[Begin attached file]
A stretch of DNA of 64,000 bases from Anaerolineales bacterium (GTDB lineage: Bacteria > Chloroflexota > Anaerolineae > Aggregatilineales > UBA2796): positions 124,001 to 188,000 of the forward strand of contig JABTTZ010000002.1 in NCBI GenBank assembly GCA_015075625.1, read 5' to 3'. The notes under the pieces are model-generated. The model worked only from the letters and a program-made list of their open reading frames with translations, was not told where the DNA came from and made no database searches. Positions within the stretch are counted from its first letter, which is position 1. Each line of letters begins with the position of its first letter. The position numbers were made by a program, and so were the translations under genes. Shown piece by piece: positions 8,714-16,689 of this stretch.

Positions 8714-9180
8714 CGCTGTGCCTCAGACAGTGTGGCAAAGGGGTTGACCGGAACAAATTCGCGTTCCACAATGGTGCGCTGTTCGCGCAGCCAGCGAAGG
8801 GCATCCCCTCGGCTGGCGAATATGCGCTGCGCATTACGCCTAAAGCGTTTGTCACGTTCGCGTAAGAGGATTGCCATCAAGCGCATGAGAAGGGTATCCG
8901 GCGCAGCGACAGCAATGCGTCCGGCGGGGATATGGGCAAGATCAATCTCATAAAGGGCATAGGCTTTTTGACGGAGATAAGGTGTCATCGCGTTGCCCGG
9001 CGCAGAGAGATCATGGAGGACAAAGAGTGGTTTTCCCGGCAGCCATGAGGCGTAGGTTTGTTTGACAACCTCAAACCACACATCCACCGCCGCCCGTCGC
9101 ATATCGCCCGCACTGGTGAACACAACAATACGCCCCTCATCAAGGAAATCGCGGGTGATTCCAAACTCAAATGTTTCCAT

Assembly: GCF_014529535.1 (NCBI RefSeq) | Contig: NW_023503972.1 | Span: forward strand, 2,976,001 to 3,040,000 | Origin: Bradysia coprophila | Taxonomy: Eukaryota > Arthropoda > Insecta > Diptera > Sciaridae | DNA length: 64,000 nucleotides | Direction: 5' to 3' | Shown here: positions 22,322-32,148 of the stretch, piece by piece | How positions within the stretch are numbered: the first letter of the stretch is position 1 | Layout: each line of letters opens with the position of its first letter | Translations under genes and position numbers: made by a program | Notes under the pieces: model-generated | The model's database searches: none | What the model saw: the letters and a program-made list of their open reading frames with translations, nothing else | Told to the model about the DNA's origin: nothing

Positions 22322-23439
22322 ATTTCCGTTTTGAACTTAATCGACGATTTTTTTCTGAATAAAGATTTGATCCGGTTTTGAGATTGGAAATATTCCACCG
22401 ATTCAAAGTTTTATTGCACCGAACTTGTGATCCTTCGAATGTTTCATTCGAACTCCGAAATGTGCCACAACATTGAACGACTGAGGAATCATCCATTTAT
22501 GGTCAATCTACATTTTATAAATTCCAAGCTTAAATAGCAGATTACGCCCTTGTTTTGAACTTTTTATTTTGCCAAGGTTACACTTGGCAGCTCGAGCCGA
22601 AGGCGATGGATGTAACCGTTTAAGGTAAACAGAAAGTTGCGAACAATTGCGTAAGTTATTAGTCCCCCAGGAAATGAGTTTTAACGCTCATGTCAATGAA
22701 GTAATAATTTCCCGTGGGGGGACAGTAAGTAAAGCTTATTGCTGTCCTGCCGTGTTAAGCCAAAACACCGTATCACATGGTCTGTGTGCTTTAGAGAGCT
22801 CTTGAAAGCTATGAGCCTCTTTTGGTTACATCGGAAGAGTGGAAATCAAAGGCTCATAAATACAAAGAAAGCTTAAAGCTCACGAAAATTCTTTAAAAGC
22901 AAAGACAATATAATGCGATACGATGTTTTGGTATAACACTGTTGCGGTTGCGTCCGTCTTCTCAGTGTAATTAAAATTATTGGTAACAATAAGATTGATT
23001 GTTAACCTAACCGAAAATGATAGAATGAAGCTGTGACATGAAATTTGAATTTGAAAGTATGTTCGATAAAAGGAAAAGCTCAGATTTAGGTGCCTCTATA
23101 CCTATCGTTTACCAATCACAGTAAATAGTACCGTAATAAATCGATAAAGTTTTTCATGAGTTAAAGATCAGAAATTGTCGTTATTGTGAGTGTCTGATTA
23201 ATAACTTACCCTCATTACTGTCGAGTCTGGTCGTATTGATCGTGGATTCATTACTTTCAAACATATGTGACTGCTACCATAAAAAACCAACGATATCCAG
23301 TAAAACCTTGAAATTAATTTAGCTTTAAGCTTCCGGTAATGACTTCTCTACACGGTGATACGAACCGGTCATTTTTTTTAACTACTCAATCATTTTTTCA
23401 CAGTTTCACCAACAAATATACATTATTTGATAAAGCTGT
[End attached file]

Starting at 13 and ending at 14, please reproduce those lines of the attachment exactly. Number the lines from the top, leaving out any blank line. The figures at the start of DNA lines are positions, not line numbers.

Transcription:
22601 AGGCGATGGATGTAACCGTTTAAGGTAAACAGAAAGTTGCGAACAATTGCGTAAGTTATTAGTCCCCCAGGAAATGAGTTTTAACGCTCATGTCAATGAA
22701 GTAATAATTTCCCGTGGGGGGACAGTAAGTAAAGCTTATTGCTGTCCTGCCGTGTTAAGCCAAAACACCGTATCACATGGTCTGTGTGCTTTAGAGAGCT